I am scheduled for a breast lift on May 21. When I went to the doctor in March he told me I needed to be cigarette-free for 4 weeks before surgery. So, about 5 weeks ago I went from about 14-15 cigarettes a day to about 1 per day. This past week I went from 1 to nothing. Should I be ok for surgery in 1.5 weeks?
Smoking Before Breast Lift?
Doctor Answers 15
Smoking before a breast lift, a bad idea.
Smoking and BA
Here is the reason why: the nicotine in cigarettes and other tobacco products (including Nicorette gum, patches, etc) is a vasoconstrictor, meaning it makes the Smoking is a significant multiplier of many potential complications following surgery and breast augmentation with implants are no exception. Nicotine from smoking causes blood vessels to vasoconstrict ( tighten up). Over time, these constricted arteries and capillaries deliver less blood to the breast tissue which is needed for normal healing. Smokers therefore have an increased incidence of higher likelihood of complications such as infection, and in particular capsular contracture (hardening and distortion of the implants). General complications of surgery such as blood clots, anesthetic problems such as pneumonia are also increased.
A scientific article in the Archives of Internal Medicine indicated that, among all forms of surgery, quitting smoking eight weeks prior was never associated with an increased risk of complications.
In young patients you will probably statistically avoid these complications, why tempt fate by increasing your odds that something bad will happen.On a long term basis, smoking also causes accelerated aging of the skin and loss of elasticity. Hopefully these reasons will help give you the will power and courage to stop smoking.
Smoking and Breast Lift
With the including of smoking at only 1.5 weeks before surgery you may want to discuss post-op healing potential with your PS before your procedure. Best of luck!
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Smoking and breast lift
Talk to your surgeon, especially about the pain you're feeling
Smoking and surgery
1. There is nicotine in tobacco, but not in marijuana. However, most joints are rolled with marijuana and tobacco combination. Nicotine is a vasoconstrictor that decreases blood flow to the tissues. This is the major problems that can cause a very bad outcome in some surgeries. In a breast augmentation, there is not a lot of risk as there are not a lot of incisions which decrease blood flow to the tissues. In a breast lift or tummy tuck, on the other hand, there is much longer and more involved incisions. The decrease in blood flow to the tissues in combination with the decrease in blood flow from the nicotine can cause tissue to die. This can cause part of the breast or nipple, or in the case of a tummy tuck, part of the belly tissue to die, resulting in a very bad outcome. This is especially bad in breast reductions or face lifts. Marijuana without tobacco does not cause this problem, or marijuana in an edible fashion. Vaporizers do not decrease the amount of nicotine in tobacco, only decrease the smoke.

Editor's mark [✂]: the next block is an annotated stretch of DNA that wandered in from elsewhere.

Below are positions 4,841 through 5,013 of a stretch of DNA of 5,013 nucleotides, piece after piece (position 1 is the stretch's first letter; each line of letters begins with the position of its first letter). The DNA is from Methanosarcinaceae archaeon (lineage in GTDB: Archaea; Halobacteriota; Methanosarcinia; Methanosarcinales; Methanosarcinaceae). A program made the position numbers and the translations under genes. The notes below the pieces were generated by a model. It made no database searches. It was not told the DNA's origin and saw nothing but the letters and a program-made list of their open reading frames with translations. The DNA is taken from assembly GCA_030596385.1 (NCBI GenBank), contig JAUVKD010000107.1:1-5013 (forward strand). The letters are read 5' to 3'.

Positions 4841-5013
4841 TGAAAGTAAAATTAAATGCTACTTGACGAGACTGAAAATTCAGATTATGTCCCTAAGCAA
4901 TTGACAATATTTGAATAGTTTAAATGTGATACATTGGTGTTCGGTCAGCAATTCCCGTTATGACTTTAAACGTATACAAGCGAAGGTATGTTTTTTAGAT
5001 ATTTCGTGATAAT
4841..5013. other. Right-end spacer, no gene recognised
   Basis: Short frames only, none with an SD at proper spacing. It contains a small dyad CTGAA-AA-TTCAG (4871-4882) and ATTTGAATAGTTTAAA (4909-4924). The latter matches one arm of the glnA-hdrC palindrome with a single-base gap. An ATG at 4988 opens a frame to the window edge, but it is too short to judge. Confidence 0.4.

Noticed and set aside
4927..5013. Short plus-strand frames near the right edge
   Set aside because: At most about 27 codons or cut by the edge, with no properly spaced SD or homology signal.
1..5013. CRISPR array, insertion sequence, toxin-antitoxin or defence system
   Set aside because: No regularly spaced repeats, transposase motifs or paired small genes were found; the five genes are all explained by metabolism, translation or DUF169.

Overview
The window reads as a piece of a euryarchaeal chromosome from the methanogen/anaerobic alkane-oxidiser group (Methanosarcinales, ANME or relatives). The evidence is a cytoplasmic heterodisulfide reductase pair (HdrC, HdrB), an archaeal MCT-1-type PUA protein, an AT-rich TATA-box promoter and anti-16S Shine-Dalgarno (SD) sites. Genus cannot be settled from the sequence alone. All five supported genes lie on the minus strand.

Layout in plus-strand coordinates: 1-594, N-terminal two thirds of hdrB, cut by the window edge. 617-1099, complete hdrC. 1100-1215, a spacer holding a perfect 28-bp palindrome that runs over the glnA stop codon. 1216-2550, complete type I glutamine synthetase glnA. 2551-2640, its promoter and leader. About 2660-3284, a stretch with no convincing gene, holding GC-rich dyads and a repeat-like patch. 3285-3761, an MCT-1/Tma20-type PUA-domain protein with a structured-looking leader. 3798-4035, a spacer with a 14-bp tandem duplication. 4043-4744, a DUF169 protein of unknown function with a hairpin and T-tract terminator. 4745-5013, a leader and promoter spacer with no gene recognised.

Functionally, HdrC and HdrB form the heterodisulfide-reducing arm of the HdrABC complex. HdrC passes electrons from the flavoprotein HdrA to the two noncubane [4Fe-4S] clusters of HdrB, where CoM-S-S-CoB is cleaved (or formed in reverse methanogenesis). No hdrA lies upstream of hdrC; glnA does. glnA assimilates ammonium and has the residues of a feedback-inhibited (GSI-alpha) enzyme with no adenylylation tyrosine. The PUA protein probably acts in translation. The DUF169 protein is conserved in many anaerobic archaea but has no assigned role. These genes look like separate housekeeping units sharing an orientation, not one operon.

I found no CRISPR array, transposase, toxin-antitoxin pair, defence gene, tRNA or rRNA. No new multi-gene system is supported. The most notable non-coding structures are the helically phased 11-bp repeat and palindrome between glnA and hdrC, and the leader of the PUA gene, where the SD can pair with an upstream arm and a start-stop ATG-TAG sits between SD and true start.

2. There is carbon monoxide in both tobacco smoke and marijuana smoke. Carbon monoxide decreases the oxygen carrying capacity of hemoglobin in the blood. This is different from the vasoconstrictor effect, but has the same result of having the risk of tissue death in conjunction with surgeries that decrease the blood flow to tissues such as breast lifts and tummy tucks, as opposed to an augmentation alone that does not decrease blood flow to as great of an extent. Again, edible forms of marijuana do not have smoke, and thus carbon monoxide poisoning.
3. Coughing. Both tobacco and marijuana smoke disrupt the lining of the lungs and bronchi and can lead to coughing episodes. Coughing episodes can lead to internal bleeding after surgery that can lead to hematomas and complications, and again a bad outcome. Again, edible forms of marijuana does not have this effect.
4. Anesthesia effects. Marijuana can have drug interactions with certain anesthetic drugs. Thus it is important to tell your anesthesiologist about your marijuana use.
In conclusion, Smoking, whether it be tobacco or marijuana, is detrimental to your surgery outcome. Edible marijuana is much less so, but be honest about your use with your surgeon and anesthesiologist so that you can have the best outcome. In general, you should quite smoking many weeks, ideally 6 weeks before surgery, and not smoke for at least 2 weeks after surgery.
Pablo Prichard, MD
Smoking before breast lift?
Typically, we recommend at least 6 weeks of smoking cessation prior to any surgical procedure. Nicotine always increases the risk for infection, nipple necrosis, and wound complications, as well as other health consequences. I would discuss this with your surgeon prior to your procedure. Hope that this helps! Best wishes!
Stop smoking before and after a breast lift
You just never completely know about healing in smokers. If you have been off smoking for 4 weeks prior to surgery we believe that the risks do go down. Continue to smoke after surgery and you are asking for wound healing problems.
Smoking before elective surgery - bad idea
Every surgeon has their smoking cessation protocol. Please talk to your surgeon and be honest about your tobacco/cigarette use. Best of luck!
Smoking and breast lift
Every surgeon should have a policy on smoking and elective surgery. You need to be honest with yours and make sure that he/she is comfortable continuing with your procedure. Even though the odds are that you would have no problems with the surgery, there really is no reason to take a risk. I would suggest postponing the surgery until you were able to be compliant with your surgeon's policy.